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3.2. Printer Connection - IrLPT, IrTTP, IrCOMM?

IrLPT seems to be replaced by IrCOMM. Sorry I don't have tested this yet. So this is only the remaining part from former IrLPT support. Please see mailing list archive for further information.

  • Edit /etc/conf.modules, as described above.

  • Remove any current print jobs with lprm "*".

  • Run depmod -a .

  • (If you don't use kerneld do a modprobe irtty. Probably obsolet.)

  • su to root, and do mknod /dev/irlpt0 c 161 10. Note: Something like ./MAKEDEV irlpt0 is not possible yet.

  • Try to write a small file to /dev/irlpt0 by cat FILE >/dev/irlpt0 (do not wonder about a bad format this is just a first check). For me this didn't always work, but I couldn't find out why not.

  • The better way is to change your /etc/printcap to use /dev/irlpt0 in addition or instead of /dev/lp1. See Printing-HOWTO for detailed information.

  • For easy printer setup you may use a printing software like APSFILTER, MagicFilter EZ-Magic (with RedHat there should also be a GUI for this purpose). Make a copy of /etc/printcap before.

  • Example for APSFILTER with a HP 6P (non-postscript, HP 6MP is with postscript). The two relevant questions are: "Do you have a (s)serial or a (p)arallel printer interface?" Answer "p" "What's the device name for your parallel printer interface?" Answer "/dev/irlpt0"

  • Restart the print daemon with kill -HUP <PID of lpd>. If you use another print daemon choose the according command.

  • Watch whether the connection indicator of your printer shows activity, e.g. the green light above the IR port of a HP 6P/MP comes on (lower left hand corner, near the paper tray).

  • I couldn't get to manage printjobs larger than approximately 10 pages yet. But maybe this depends on the memory size of my hardware, which is 16MB. There seems to be a problem with the software too, Thomas Davis wrote: "I will ... limit the irlpt, so it won't eat memory when you send a large print file.".

Takahide Higuchi reported: " I have been debugging IrCOMM with a printer ( Canon BJC-80v ) with IrDA port and IrCOMM protocol (not IrLPT). I can print a short e-mail text though, it easily causes dead lock when I try to print a postscript with gs."

From the page of Thomas Davis http://www.jps.net/tadavis/irda : To use the IrLPT server, you need to perform the following steps:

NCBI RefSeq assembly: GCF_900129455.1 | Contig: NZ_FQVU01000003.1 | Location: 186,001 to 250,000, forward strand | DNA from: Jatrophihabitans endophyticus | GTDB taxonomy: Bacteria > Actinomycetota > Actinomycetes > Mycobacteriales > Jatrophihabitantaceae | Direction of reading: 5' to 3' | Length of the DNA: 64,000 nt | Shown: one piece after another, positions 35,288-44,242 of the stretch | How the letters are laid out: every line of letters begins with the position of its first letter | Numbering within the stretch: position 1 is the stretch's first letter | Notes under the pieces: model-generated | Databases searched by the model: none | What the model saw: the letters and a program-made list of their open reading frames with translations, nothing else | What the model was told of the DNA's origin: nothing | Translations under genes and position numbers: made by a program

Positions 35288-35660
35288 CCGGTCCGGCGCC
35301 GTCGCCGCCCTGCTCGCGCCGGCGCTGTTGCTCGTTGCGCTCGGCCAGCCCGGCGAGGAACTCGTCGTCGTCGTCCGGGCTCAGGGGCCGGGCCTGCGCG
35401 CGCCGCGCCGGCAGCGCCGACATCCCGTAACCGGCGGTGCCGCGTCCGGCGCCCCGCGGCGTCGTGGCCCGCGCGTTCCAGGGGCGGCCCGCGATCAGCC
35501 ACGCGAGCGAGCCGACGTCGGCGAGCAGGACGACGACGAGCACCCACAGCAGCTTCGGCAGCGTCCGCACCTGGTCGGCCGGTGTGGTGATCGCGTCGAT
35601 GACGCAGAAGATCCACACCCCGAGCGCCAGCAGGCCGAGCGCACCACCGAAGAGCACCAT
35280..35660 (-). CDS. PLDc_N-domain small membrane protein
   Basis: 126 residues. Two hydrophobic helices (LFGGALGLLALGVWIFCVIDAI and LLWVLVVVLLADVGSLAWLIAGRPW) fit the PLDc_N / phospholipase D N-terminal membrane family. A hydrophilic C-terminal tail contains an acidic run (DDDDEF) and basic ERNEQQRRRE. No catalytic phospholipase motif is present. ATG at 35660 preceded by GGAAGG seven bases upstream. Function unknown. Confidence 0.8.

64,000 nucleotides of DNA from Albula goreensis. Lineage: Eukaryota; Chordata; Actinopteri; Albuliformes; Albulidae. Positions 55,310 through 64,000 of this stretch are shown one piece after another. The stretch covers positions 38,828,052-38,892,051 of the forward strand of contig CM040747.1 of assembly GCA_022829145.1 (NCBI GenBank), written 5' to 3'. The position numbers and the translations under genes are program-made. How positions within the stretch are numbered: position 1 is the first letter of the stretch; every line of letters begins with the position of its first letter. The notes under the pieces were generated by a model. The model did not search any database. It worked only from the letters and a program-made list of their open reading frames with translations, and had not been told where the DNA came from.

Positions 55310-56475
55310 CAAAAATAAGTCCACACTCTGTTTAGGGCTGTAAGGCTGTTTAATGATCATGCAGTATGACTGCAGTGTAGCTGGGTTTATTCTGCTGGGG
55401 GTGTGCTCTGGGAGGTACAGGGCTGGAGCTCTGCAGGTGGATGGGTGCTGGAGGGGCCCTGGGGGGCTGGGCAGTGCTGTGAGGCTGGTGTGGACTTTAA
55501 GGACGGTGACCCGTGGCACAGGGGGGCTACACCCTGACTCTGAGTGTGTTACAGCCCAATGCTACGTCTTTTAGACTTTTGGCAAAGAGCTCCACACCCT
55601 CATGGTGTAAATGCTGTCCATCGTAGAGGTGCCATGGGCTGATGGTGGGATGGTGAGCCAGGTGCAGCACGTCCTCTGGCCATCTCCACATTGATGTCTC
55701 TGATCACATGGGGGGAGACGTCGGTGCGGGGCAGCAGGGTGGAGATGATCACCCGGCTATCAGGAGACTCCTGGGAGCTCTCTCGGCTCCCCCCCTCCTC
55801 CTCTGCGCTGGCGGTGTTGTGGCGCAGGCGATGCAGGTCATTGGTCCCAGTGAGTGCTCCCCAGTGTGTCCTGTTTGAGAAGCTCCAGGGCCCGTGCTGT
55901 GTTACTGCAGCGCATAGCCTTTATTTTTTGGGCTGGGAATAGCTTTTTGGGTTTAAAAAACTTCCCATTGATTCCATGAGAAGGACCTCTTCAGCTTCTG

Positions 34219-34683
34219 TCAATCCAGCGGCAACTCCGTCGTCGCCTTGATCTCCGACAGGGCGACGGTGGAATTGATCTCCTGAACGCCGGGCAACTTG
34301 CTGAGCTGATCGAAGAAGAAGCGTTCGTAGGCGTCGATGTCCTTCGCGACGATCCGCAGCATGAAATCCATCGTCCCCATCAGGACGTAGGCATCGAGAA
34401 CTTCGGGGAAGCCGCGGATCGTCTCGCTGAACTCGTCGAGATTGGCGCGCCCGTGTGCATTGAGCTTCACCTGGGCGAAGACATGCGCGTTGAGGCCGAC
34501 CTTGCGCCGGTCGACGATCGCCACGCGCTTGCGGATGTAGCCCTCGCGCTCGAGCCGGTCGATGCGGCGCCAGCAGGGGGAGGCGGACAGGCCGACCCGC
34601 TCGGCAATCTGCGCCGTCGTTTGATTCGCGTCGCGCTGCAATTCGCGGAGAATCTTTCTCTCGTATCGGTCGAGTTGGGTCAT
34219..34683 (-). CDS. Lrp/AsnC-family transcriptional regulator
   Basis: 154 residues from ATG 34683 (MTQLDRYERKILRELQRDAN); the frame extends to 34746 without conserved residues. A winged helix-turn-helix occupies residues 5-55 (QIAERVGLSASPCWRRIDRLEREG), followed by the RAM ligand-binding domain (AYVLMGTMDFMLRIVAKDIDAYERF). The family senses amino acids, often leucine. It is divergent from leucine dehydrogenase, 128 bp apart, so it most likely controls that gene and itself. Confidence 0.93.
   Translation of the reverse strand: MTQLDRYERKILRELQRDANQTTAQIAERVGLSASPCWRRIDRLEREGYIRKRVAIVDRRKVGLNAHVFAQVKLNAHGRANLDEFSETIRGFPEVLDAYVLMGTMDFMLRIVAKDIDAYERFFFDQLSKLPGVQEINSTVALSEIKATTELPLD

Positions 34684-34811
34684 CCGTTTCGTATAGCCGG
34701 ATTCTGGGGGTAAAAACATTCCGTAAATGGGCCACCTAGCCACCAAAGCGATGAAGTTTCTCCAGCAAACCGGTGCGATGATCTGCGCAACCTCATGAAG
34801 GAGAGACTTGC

/sbin/modprobe irlpt_server
/sbin/mknod /dev/irlptd c 10 `grep irlptd /proc/misc|cut -f 1`
At this point, the IrLPT server is ready to recieve print jobs; now; all you need is this simple shell script
while (true)
cat /dev/irlptd | lpr
Dag Brattli: I hope that this will make it easier for all you that prefer to live in user-space, to make your own IrDA applications and try it out. Some printers actually use IrTTP (because of the limitations of IrLPT), so now you can write your own small user-space printer client so you can talk to it:
int discover_devices(int fd)
    struct irda_device_list *list;
    unsigned char buf[sizeof(struct irda_device_list) +
          sizeof(struct irda_device_info) * MAX_DEVICES];
    int len;
    int daddr;
    int i;

    len = sizeof(struct irda_device_list) +
      sizeof(struct irda_device_info) * MAX_DEVICES;
    list = (struct irda_device_list *) buf;

    if (getsockopt(sfd, SOL_IRLMP, IRLMP_ENUMDEVICES, buf, &len)) {
    if (len > 0) {

Just pick the first one, but we should really ask the user

    daddr = list->dev[0].daddr;

    printf("Discovered: (list len=%d)\n", list->len);

    for (i=0;i<list->len;i++) {
        printf("  name:  %s\n", list->dev[i].info);
        printf("  daddr: %08x\n", list->dev[i].daddr);
        printf("  saddr: %08x\n", list->dev[i].saddr);
    return daddr;

void client()
    struct sockaddr_irda peer;
    int addrlen = sizeof(struct sockaddr_irda);
    int daddr, actual;
    char buf[1024];

    fd = socket(AF_IRDA, SOCK_STREAM, 0);

    daddr = discover_devices(fd);

    peer.sir_family = AF_IRDA;
    strcpy(peer.sir_name, "P1284");
    peer.sir_addr = daddr;

    connect(fd, (struct sockaddr *) &daddr, sizeof(struct sockaddr_irda));

    /* Try to send something */
    actual = send(fd, "Testing", 8, 0);

    /* Try to read reply */
    actual = recv(fd, buf, 1024, 0);